High school is the final transition into adulthood and the world of work as students begin separating from parents and exploring and defining their independence. Students are deciding who they are, what they do well, and what they will do when they graduate. During these adolescent years, students are evaluating their strengths, skills and abilities. The biggest influence is their peer group. They are searching for a place to belong and rely on peer acceptance and feedback. They face increased pressures regarding risky behaviors involving sex, alcohol and drugs while exploring the boundaries of more acceptable behavior and mature, meaningful relationships. They need guidance in making concrete and compounded decisions. They must deal with academic pressures as they face high-stakes testing, the challenges of college admissions, the scholarship and financial aid application process, and entrance into a competitive job market.
Meeting the Challenge
Secondary school counselors are professional educators with a mental health perspective who understand and respond to the challenges presented by today’s diverse student population. Secondary school counselors do not work in isolation; rather they are integral to the total educational program. They provide proactive leadership that engages all stakeholders in the delivery of programs and services to help the student achieve success in school. Professional school counselors align and work with the school’s mission to support the academic achievement of all students as they prepare for the ever-changing world of the 21st century. This mission is accomplished through the design, development, implementation and evaluation of a comprehensive, developmental and systematic school-counseling program. The ASCA National Standards in the academic, career, and personal/social domains are the foundation for this work. The ASCA National Model is the framework For School Counseling Programs, with its data-driven and results-based focus serves as a guide for today’s school counselor who is uniquely trained to implement this program.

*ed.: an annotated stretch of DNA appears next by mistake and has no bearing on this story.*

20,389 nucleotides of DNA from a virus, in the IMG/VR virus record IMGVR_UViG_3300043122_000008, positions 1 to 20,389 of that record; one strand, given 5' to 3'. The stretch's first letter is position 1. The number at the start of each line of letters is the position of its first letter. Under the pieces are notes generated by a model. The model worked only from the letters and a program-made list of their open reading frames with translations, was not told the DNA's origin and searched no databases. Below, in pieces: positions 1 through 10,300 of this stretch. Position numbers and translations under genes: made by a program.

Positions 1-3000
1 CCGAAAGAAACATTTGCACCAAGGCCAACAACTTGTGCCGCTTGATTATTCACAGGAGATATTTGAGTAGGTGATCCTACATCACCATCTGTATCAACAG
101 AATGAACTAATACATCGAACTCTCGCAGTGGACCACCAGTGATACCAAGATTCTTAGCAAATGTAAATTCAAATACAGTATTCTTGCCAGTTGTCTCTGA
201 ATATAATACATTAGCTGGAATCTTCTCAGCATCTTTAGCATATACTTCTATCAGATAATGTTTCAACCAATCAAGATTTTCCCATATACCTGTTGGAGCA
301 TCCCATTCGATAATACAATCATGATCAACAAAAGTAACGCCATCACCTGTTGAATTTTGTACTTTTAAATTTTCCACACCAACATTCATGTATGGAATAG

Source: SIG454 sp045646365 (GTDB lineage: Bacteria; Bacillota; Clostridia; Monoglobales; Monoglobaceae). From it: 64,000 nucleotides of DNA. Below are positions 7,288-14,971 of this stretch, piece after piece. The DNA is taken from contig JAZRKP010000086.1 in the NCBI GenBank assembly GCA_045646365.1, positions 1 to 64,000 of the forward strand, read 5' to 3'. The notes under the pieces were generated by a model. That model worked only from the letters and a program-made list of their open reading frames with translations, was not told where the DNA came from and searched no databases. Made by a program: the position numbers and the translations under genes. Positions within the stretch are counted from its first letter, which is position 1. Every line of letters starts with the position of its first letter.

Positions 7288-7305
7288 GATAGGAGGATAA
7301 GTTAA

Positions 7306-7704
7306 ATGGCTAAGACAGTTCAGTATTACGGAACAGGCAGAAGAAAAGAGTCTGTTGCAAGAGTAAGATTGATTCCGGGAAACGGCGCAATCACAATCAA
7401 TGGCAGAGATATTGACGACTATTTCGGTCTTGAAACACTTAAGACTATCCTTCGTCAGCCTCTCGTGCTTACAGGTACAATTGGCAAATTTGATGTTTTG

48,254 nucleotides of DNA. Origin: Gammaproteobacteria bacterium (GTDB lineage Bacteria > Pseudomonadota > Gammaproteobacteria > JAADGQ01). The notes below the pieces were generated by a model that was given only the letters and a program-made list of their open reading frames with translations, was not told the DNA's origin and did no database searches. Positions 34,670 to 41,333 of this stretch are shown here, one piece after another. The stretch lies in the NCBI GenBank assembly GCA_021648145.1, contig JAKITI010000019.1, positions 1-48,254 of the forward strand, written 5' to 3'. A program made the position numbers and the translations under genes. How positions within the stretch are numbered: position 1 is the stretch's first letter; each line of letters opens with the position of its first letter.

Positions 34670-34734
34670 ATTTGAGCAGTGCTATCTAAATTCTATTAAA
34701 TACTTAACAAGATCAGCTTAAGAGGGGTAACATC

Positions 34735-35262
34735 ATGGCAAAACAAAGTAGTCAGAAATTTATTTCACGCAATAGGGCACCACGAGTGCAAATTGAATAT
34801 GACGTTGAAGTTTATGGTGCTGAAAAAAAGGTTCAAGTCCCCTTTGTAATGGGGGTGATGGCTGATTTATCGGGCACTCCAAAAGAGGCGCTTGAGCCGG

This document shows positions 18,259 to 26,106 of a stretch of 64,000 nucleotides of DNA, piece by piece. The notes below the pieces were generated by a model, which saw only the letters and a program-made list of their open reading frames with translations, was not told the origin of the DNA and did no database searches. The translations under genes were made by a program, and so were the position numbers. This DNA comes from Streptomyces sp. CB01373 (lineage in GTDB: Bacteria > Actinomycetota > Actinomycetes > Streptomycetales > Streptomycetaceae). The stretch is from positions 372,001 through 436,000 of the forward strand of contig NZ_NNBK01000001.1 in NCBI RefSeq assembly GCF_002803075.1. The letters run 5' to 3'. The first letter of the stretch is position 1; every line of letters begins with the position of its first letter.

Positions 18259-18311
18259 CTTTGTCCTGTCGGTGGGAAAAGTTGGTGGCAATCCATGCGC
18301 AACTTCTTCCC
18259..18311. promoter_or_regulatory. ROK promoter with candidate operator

Secondary School Counselors Provide:
Academic skills support
Organizational, study and test-taking skills
Post-secondary planning and application process
Education in understanding self and others
Peer relationships and effective social skills
Communication, problem-solving, decision-making, conflict resolution and study skills
Career awareness and the world of work
Substance abuse education
Individual Student Planning
Education in understanding of self, including strengths and weaknesses
Individual and small-group counseling
Individual/family/school crisis intervention
Consultation, collaboration and teaming
Program management and operation
These examples are not intended to be all-inclusive
Secondary School Counselors Collaborate with:
Parents Academic planning/support Post-secondary planning Scholarship/financial search process School-to-parent communications School-to-work transition programs One-on-one parent conferencing Referral process
Students Academic support services Program planning Peer education program Peer mediation program Crisis management Transition programs
Teachers Portfolio development, providing recommendations and assisting students with the post-secondary application process Classroom guidance lessons on post-secondary planning, study skills, career development, etc. School-to-work transition programs Academic support, learning style assessment and education to help students succeed academically Classroom speakers At-risk student identification and implementation of interventions to enhance success
Administrators School climate Academic support interventions Behavioral management plans School-wide needs assessments Data sharing Student assistance team development
Community Job shadowing, worked-based learning, part-time jobs, etc. Crisis interventions Referrals Career education
Secondary School Counselor Qualifications:
High school years are full of growth, promise, excitement, frustration, disappointment and hope. It is the time when students begin to discover what the future holds for them. Secondary school counselors enhance the learning process and promote academic achievement. School counseling programs are essential for students to achieve optimal personal growth, acquire positive social skills and values, set appropriate career goals and realize full academic potential to become productive, contributing members of the world community. The professional high school counselor holds a master’s degree and required state certification in school counseling. Maintaining certification includes on-going professional development to stay current with educational reform and challenges facing today’s students. Professional association membership is encouraged as it enhances the school counselor’s knowledge and effectiveness.
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